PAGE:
Screenshot of a full Linux command line running on an Android phone using a combination of BusyBox Free and the Android Terminal Emulator apps.

Screenshot of a full Linux command line running on an Android phone using a combination of BusyBox Free and the Android Terminal Emulator apps.

ConnectBot (ssh client)

Even with BusyBox installed, one thing you’ll still be missing is a stand-alone SSH client for remote logins. That’s where the open source ConnectBot app comes in. It’s basically a terminal emulator, but one that connects to other computers (running SSH servers) and gives you a command line prompt on those machines. This is invaluable if, for instance, you ever find yourself on the move and need to quickly restart your website’s Web server.

Security and privacy essentials

Finally, if you care about your privacy and security (and you should), here’s a few more apps you don’t want to miss:

Orbot (Tor anonymizing proxy)

Orbot is Tor for your Android phone. If you’re unfamiliar with Tor, I suggest you read at least the start of my comprehensive guide to using Tor on Mac OS X.

The good folks who ported it to Android even made a snazzy walkthrough for complete beginners. Check it out.

ChatSecure (Jabber+OTR for Android and iOS)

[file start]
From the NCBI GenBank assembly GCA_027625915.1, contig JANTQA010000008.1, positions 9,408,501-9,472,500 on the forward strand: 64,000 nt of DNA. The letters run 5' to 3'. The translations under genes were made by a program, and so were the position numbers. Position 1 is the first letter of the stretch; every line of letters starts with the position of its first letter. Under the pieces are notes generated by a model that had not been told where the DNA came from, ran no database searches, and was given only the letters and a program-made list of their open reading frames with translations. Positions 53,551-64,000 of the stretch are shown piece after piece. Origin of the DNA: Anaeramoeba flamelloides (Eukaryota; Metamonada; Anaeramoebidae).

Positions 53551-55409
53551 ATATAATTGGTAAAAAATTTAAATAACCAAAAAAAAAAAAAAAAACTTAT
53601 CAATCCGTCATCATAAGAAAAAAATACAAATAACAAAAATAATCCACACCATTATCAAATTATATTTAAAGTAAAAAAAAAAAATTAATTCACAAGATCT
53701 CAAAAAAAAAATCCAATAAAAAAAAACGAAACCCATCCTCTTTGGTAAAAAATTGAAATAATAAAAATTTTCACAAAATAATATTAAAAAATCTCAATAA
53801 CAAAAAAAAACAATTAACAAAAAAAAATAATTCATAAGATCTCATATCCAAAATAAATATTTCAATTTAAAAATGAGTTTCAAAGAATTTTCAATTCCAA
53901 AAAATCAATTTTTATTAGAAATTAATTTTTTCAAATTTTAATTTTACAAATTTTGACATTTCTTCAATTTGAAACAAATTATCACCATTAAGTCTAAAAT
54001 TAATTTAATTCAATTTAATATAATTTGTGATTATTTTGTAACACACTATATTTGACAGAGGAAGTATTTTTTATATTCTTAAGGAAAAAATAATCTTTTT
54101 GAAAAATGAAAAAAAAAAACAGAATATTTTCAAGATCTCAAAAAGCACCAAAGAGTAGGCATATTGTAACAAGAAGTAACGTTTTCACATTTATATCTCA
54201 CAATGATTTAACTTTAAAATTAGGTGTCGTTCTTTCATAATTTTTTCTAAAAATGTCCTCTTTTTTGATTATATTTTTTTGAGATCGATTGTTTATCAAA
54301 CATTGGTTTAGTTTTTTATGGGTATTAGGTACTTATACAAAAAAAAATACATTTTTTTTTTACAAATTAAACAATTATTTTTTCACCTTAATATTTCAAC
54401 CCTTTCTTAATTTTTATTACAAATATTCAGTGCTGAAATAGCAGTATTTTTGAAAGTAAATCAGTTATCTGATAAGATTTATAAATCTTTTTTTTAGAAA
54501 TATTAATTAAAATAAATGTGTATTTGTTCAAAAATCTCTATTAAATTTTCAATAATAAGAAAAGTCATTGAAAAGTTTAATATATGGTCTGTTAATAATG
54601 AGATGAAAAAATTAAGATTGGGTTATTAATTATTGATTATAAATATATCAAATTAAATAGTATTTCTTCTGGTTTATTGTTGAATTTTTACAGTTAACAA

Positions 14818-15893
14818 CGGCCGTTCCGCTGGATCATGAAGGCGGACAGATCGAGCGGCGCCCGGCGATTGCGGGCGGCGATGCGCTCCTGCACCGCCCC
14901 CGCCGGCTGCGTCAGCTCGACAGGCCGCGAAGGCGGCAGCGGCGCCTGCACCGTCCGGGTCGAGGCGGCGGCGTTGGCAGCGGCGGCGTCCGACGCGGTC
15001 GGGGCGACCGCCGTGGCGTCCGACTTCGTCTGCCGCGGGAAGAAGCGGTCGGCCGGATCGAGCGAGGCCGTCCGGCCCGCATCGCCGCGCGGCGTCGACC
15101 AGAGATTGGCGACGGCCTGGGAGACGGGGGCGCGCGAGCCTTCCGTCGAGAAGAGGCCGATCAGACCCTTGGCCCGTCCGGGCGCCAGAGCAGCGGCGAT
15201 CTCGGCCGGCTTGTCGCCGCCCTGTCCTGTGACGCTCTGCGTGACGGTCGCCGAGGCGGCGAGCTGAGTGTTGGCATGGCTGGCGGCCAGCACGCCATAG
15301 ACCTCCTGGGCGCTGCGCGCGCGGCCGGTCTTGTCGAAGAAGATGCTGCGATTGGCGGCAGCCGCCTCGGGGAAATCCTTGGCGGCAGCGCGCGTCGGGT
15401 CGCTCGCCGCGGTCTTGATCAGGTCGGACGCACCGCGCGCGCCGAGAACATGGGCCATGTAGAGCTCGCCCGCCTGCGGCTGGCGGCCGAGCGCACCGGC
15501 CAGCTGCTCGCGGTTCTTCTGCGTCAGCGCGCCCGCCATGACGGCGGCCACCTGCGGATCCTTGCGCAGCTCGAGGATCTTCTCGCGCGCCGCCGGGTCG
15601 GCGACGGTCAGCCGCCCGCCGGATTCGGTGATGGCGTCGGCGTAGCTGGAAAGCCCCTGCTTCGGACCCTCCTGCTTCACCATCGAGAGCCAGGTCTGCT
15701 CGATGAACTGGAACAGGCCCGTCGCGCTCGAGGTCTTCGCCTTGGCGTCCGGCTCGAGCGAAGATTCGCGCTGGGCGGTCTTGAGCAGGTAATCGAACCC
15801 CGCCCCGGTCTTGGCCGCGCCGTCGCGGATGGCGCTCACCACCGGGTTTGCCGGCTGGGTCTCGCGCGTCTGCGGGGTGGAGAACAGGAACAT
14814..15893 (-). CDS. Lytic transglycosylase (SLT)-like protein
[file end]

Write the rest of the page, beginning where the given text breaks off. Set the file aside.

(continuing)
If you do any serious chatting on your phone, you’ll want to pick up ChatSecure from the Google Play Store. Not only is it a multi-account Jabber client (so it works with Google Talk and Facebook Chat and so on), it can automatically encrypt your chats with anyone else who’s using an Off-The-Record (OTR) chat client, too.

For more apps like this, such as encrypted text messaging and voice calls, check out Open WhisperSystem’s TextSecure and RedPhone. (And if you have an iPhone, or if your friends do, tell them to go try Signal, the free encrypted voice calling app for iPhone.)

AdBlock Plus

I’ve said it before and I’ll say it again: advertisements are malware. Thankfully, AdBlock Plus does a pretty amazing job at getting rid of them. It works best if you’ve rooted your phone, but even if you haven’t, installing and configuring this app by following its easy on-screen instructions can turn those annoying ads in pretty much any app into blank “can’t load this image” squares.

Killing ads means you use less of your data plan (no need to load an ad!), which also saves you money. There’s just no good reason for any Android phone not to have this app. (And hey, there are AdBlock Plus versions for your laptop’s Web browser, too. Hint hint nudge nudge.)

What about you?